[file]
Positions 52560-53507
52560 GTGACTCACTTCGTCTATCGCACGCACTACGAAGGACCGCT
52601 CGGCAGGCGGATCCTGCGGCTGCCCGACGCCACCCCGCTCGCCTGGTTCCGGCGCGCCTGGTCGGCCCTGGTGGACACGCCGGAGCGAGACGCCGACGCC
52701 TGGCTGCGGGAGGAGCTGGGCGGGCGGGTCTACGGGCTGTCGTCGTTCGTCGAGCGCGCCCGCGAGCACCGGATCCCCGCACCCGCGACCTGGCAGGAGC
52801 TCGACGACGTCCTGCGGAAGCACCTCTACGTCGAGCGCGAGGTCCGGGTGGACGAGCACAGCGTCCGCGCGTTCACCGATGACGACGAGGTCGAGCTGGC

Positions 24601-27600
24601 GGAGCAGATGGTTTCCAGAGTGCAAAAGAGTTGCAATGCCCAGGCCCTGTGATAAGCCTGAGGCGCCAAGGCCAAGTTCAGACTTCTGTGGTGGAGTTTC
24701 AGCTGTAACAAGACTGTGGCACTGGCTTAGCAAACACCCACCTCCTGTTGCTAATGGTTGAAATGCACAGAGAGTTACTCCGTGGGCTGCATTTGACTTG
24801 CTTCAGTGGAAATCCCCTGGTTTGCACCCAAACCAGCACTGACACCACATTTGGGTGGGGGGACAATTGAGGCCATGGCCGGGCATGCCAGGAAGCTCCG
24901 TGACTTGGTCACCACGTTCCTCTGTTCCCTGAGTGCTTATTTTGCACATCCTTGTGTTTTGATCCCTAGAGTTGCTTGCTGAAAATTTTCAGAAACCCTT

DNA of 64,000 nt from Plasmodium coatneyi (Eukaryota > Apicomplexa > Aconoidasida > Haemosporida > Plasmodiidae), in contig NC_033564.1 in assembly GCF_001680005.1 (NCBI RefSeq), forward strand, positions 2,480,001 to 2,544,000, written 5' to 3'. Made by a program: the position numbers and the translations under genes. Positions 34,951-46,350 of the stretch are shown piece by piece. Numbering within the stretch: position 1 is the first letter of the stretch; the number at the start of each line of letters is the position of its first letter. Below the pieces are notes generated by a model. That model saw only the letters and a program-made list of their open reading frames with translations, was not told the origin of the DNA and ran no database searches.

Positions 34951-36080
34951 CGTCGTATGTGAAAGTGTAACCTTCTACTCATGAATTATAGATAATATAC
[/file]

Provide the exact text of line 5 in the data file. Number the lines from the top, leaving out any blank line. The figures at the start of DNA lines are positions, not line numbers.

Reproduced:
52801 TCGACGACGTCCTGCGGAAGCACCTCTACGTCGAGCGCGAGGTCCGGGTGGACGAGCACAGCGTCCGCGCGTTCACCGATGACGACGAGGTCGAGCTGGC